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From Up Here

Julie White is wonderfully subtle in Liz Flahive's superbly performed and written comedy. logo
Julie White and Tobias Segal in From Up Here
(© Joan Marcus)
When so much of today's theater is like a cocktail made up of two parts cynicism, one part irony, and a spritz of wit, Liz Flahive's world premiere comedy From Up Here -- being presented at Manhattan Theatre Club in a co-production with Ars Nova -- is like the perfect martini. Better yet, it's practically a sit-down dinner served with a fine wine. And like with the best meals, you aren't left overstuffed, since the play is just 90 minutes long.

But what truly makes From Up Here one of the best and most emotionally satisfying works this season is its generous, yet fully earned, compassion. Here is a play about the now-requisite dysfunctional family, but one that, for all their pain and suffering, is pulling itself together rather than apart.

The piece is cleverly structured to reveal character first and plot second. Kenny (Tobias Segal) is a troubled high school student who has to be carefully monitored by an adult at all times, although you won't know exactly why until much later in the play. Kenny's hardboiled and protective younger sister, Lauren (Aya Cash), is a victim of the family fallout -- but she's also a fighter. Their harried mother Grace (Julie White) is simply trying to keep hearth and home together, while her new, younger husband Daniel (Brian Hutchison) understands that he is an outsider, yet is still trying his damnedest to do right by his new family.

Entering into this volatile cauldron are Grace's long-absent, free-spirited sister Caroline (Arija Bareikis); Kate (Jenni Barber), an ambitious do-gooder who's purportedly trying to help Kenny; and Charlie (Will Rogers), a goofy but loveable high school student in love with Lauren. As these characters intersect -- often in surprising ways -- the story unfolds with a rich and penetrating poignancy that is laced with humor and, least expected of all, profundity.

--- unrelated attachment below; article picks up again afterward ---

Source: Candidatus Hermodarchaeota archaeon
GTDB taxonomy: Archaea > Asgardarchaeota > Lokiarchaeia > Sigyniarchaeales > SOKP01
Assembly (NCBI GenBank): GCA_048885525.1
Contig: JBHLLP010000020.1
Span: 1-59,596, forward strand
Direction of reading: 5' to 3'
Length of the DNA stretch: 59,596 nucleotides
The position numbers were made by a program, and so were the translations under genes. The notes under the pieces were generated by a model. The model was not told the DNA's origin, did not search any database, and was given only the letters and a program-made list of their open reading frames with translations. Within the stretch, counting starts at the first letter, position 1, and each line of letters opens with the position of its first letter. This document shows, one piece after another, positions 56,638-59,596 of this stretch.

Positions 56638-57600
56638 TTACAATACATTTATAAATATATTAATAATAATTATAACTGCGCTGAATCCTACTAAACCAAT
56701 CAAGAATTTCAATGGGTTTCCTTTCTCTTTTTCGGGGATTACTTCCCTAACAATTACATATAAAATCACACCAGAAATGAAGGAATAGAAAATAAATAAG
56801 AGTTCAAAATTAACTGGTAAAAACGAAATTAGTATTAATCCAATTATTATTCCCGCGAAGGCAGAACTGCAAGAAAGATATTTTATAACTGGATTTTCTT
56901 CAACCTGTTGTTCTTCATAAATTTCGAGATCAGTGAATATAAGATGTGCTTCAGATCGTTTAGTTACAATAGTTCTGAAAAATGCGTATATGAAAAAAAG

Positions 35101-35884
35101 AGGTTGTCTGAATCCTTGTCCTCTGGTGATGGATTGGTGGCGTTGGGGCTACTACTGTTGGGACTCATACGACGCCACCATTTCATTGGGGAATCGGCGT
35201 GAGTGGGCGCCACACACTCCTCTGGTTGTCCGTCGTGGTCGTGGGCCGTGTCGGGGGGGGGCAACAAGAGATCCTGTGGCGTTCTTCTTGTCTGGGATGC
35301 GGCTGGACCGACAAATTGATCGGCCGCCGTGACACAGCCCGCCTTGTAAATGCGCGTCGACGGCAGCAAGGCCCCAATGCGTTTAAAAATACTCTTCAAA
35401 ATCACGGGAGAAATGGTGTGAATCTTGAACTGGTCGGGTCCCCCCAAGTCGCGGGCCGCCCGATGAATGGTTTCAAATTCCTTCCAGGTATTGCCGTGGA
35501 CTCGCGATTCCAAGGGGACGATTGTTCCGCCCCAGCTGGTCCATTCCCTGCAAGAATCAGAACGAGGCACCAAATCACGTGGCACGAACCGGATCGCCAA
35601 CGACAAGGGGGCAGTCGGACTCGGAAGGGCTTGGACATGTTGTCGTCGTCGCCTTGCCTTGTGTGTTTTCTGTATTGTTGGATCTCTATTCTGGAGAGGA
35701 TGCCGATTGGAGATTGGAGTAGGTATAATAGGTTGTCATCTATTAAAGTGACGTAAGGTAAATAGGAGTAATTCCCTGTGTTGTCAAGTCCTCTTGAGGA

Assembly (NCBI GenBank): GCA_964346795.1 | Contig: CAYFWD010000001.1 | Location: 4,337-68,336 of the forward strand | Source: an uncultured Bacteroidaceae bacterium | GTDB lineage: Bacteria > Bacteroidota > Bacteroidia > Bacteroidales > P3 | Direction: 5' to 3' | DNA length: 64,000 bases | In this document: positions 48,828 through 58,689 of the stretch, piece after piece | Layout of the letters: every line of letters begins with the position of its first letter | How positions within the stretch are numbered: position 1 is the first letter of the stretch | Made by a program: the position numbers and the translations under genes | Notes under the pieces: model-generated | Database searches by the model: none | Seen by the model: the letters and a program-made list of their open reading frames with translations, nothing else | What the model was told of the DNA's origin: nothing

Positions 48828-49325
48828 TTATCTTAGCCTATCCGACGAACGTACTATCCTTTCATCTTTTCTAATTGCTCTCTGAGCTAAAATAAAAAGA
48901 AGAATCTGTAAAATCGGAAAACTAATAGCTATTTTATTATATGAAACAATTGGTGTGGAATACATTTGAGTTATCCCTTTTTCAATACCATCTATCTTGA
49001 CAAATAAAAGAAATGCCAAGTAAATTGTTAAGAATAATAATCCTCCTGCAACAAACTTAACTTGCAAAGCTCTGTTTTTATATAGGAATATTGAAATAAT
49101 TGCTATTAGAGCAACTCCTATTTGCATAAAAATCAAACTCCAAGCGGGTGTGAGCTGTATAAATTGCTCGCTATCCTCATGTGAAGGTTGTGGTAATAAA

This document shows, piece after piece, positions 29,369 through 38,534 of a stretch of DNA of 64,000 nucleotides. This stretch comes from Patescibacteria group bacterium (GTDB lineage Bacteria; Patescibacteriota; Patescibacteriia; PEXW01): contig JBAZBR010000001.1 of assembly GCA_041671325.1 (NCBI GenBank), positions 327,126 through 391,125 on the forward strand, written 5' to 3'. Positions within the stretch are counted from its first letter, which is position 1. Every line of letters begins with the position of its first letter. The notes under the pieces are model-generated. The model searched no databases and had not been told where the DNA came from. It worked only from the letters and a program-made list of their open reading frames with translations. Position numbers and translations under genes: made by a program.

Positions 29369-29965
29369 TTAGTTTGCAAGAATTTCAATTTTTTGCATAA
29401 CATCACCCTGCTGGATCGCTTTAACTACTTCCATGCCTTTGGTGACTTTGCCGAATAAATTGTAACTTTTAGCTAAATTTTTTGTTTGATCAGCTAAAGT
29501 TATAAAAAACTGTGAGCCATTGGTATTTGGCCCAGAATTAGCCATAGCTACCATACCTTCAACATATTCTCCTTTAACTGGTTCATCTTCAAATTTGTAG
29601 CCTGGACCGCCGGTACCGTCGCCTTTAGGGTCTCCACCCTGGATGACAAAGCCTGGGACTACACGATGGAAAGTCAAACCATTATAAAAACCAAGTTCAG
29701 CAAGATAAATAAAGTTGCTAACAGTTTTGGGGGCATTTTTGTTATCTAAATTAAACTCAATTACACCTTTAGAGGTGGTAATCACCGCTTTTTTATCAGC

Furthermore, Flahive makes sure her characters don't swerve into clichés; they remain not just original, but true to their natures from start to finish. At one point, one half-expects Daniel and Caroline to be drawn into a romantic triangle with Grace, but the play fortunately doesn't go there because, in large part, this is a work that celebrates the good in people -- even while it fully acknowledges their flaws.

White, making her first New York stage appearance since winning the Tony Award for The Little Dog Laughed, is playing a character that doesn't lean on her trademark comic shtick. Grace is real and grounded, and White is wonderfully subtle in the role -- which is designed to beautifully complement Segal's commanding performance as Kenny. Much credit is due to director Leigh Silverman for shaping the entire cast -- including Joel Van Liew in two small but effective roles -- into a virtuoso ensemble.

Manhattan Theater Club's Stage 1's exceptionally wide and deep space allows set designer Allen Moyer to create a fluid series of locations from a far-off mountain top to a large family kitchen, a high school cafeteria, and a local police station. Costume designer Mattie Ullrich captures the characters' striving for individuality, particularly with the savvy clothing choices of the teenagers.

The show culminates with a series of emotional crescendos that happen as small but powerful gestures of connection. When all is said and done, the most fundamental connection is the one between this superb play and its grateful audience.


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